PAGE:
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News

Atlantic General Hospital marks 20th year

5/9/13 | By Stewart Dobson, Editor; Sheila R. Cherry, Associate Editor

BERLIN — Twenty years ago on May 21, the long and tortuous path to establish a community hospital in Worcester County came to fruition. The opening of Atlantic General Hospital on that Friday saw long-time proponents, political figures, volunteers and business people gather to witness the culmination of years of politicking, planning, fund-raising and, eventually, building the area’s first acute care facility.

It was a triumphant moment made possible by an exceptionally determined group of citizens, especially considering that the effort to give the county its own hospital dates back to 1945.

That was when more than 60 members and guests of the Lions Club attended a dinner meeting at the Atlantic Hotel to announce $105,025 in pledges to the War Memorial Worcester County Hospital campaign.

But that and subsequent attempts to build a hospital failed for a variety of reasons until early in the 1990s, when the Worcester County Commissioners created a citizens group to pursue this goal once again. Members of this assembly came from every area of the coastal community: lawyers, doctors, business people, volunteers, builders, Realtors, retirees, nurses, restaurateurs, teachers and politicians.

The difference then was that all the elements necessary to make Atlantic General Hospital happen came together at the right moment — the dedication of the citizens group, the support of local governments, the generosity of the public and the intervention of a powerful ally at the state level, then Gov. William Donald Schaefer.

Altogether, the public donated some $4 million to the cause, while governments contributed $12.5 million. AGH volunteers, with the help of friends from across the state, also hacked their way through a jungle of regulations in order to receive permission to build.

From blurry concept to blueprints to a fully functioning facility, AGH has continued to grow over the past two decades, not just in the numbers of people served or the size of its staff, but technologically as well.

The hospital, which serves more than 117,000 patients per year from Selbyville, Del. to Pocomoke, has made electronic medical records integration one of its strategic initiatives and improving the quality of its services a core principle.

President and CEO Michael Franklin said at the hospital’s anniversary banquet on May 2 that part of the celebration was to commemorate “the good quality work that people do here.” He told the audience of roughly 150 employees, executives and dignitaries that the staff at AGH performed “some of the best quality care you can find anywhere.”

Franklin was keen to highlight technological advances that he said had helped shorten anesthesia, antibiotics and emergency care wait times, improve quality and efficiency of medical and surgical care, and expedite the healing of wounds.

But he also said that the evolving focus of the hospital was to minimize the need for acute care in the first place. “If you need us, we are here,” he said. “But we are going to help you to not need us.”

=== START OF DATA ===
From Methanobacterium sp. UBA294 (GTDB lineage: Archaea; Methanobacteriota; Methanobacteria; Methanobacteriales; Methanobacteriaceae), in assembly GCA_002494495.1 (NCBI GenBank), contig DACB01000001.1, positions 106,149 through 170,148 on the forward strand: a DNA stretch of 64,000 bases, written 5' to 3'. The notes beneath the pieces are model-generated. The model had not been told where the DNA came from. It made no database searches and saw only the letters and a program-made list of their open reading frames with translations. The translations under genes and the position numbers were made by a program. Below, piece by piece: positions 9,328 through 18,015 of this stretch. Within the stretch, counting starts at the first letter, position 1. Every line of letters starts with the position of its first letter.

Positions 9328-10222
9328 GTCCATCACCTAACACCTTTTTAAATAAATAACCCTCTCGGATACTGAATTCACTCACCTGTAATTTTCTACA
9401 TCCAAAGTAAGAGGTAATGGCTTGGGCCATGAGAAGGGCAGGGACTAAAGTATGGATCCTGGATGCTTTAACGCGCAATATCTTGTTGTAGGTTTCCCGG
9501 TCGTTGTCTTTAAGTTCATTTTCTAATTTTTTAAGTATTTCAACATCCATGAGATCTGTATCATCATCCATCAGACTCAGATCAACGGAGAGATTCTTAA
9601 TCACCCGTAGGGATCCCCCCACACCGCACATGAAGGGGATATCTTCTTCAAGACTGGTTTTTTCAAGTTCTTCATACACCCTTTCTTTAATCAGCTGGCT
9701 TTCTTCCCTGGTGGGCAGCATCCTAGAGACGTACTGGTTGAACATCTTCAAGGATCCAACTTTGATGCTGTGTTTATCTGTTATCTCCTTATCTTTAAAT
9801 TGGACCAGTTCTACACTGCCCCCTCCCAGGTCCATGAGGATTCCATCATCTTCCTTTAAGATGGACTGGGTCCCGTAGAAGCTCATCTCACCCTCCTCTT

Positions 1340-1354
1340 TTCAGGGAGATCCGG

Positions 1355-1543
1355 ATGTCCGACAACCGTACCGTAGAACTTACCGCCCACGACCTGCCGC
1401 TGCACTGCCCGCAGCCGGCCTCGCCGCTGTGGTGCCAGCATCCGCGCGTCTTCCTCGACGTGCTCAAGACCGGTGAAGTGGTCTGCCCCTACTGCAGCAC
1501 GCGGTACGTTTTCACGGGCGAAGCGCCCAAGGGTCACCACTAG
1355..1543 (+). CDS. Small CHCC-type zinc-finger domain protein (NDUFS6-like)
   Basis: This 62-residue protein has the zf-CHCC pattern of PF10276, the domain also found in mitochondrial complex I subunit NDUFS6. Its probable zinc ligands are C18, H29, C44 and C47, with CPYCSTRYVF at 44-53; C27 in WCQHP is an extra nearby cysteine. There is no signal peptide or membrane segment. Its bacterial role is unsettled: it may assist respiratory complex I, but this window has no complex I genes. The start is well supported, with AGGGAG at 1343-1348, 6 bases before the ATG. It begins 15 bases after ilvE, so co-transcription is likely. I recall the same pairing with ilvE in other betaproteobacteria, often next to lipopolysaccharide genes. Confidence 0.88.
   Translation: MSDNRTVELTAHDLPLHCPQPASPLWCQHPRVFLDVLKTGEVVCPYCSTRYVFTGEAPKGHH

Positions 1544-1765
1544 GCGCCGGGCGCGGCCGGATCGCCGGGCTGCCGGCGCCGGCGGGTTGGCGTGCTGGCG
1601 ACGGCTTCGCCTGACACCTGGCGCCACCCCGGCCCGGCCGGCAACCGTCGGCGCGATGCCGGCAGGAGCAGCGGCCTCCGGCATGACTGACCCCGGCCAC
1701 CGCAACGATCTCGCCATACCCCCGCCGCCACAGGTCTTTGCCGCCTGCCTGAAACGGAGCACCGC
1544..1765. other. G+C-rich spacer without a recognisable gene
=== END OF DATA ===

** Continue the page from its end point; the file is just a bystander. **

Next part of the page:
To that end, Franklin recognized several staff members whose diligence had allowed the hospital to achieve major improvements in infection control and pharmaceutical safety.

Jane Hwa-Huang, received the “Patient Safety Ambassador Award,” which is presented each quarter to staff members who have identified and reported a potential patient safety risk. Franklin said Haw-Huang and two of her interns, University of Maryland Eastern Shore pharmacy students Mike Geesaman and Bangura Sarian, identified an error in the pharmacy computer system that would have allowed patients to receive a duplicate of a particular medication.

“Because of their diligence in identifying and reporting the problem, the hospital is able to avoid such potential errors in the future,” Franklin said.

He also recognized the Housekeeping Department staff, whose work has led to a major increase in the satisfaction level of patients and whose clean-down techniques in hospital rooms had helped the facility to decrease the likelihood of hospital borne infections.

Hugh Cropper, chairman of the Quality Committee, said “Every contribution of every employee makes a difference for the quality of service we provide.”

Franklin also expressed his appreciation for the hospital’s 360 volunteers, who he said provided services worth a value of $600,000 annually.

Melanie Pursel, executive director of the Ocean City Chamber of Commerce, was on hand to present Franklin with a certificate of excellence for the hospital’s 20 years of providing service to the community.

John H. “Jack” Burbage, Jr., chairman of the AGH board of Trustees, called AGH, “The best small hospital in the United States.” He said he was proud to be a part of it and remarked that when the institution had opened it was “under budget and on time.”

AGH began as a 62-bed hospital and remains so today, but many of expansions and improvements have been instituted over the years, the latest of which is an expanded and renovated cafeteria.

Ten years ago, the original small emergency room was expanded when the hospital added 33,000 square feet of space. In 2008, the AGH campus gained the 42,000 square-foot James G. Barrett Medical Office Building.

But back in the early 1990s, as those initial advocates organized in pursuit of what everyone knew, but would not acknowledge, was a long shot, they could not have envisioned what their efforts would bring about.

That $27 million project, which opened with a staff of fewer than 30 physicians and 200 employees, became an economic engine with nearly 200 physicians, 800 employees and an annual payroll of more than $30 million.

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